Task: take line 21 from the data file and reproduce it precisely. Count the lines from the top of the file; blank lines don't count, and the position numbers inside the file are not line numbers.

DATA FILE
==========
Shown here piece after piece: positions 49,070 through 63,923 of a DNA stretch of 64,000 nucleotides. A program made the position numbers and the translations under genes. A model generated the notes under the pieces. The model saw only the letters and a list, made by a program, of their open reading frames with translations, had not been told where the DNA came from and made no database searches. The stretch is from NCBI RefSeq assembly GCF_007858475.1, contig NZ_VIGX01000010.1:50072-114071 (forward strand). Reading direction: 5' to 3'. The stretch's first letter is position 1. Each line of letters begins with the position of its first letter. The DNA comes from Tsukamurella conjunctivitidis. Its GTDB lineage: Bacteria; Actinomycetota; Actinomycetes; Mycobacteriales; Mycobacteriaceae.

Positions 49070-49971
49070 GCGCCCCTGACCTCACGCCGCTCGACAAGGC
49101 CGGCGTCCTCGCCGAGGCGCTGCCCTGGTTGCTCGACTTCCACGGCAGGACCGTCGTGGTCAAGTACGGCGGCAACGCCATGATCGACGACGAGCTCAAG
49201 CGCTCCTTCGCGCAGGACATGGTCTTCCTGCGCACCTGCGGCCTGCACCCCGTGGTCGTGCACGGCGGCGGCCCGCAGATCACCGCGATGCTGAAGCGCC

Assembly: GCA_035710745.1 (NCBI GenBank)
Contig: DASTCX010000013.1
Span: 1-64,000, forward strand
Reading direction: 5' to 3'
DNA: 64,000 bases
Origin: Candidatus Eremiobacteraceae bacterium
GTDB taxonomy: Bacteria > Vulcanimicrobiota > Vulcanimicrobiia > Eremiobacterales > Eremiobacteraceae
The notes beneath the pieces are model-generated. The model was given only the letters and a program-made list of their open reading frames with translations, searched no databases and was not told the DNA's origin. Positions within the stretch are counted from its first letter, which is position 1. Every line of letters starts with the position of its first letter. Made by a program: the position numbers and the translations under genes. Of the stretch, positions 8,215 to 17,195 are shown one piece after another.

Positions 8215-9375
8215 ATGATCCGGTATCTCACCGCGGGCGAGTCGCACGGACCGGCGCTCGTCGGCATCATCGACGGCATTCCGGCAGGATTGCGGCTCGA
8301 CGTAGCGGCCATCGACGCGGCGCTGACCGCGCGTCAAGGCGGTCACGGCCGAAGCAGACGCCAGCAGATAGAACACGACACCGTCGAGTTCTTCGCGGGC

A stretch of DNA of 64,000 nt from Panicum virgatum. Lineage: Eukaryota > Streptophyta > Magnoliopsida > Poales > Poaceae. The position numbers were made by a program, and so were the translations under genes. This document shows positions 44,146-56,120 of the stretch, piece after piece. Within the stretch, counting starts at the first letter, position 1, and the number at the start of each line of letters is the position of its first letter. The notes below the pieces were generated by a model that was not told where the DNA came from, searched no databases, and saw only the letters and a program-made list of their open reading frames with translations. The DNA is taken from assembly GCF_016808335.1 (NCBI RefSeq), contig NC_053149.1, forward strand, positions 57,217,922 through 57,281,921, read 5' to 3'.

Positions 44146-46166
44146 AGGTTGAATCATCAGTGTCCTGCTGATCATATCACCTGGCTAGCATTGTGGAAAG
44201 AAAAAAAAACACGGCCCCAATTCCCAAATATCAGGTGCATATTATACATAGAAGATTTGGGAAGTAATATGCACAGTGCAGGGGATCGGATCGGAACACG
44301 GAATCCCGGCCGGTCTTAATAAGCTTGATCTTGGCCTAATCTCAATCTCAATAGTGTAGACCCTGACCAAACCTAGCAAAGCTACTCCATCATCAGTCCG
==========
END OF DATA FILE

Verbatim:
44301 GAATCCCGGCCGGTCTTAATAAGCTTGATCTTGGCCTAATCTCAATCTCAATAGTGTAGACCCTGACCAAACCTAGCAAAGCTACTCCATCATCAGTCCG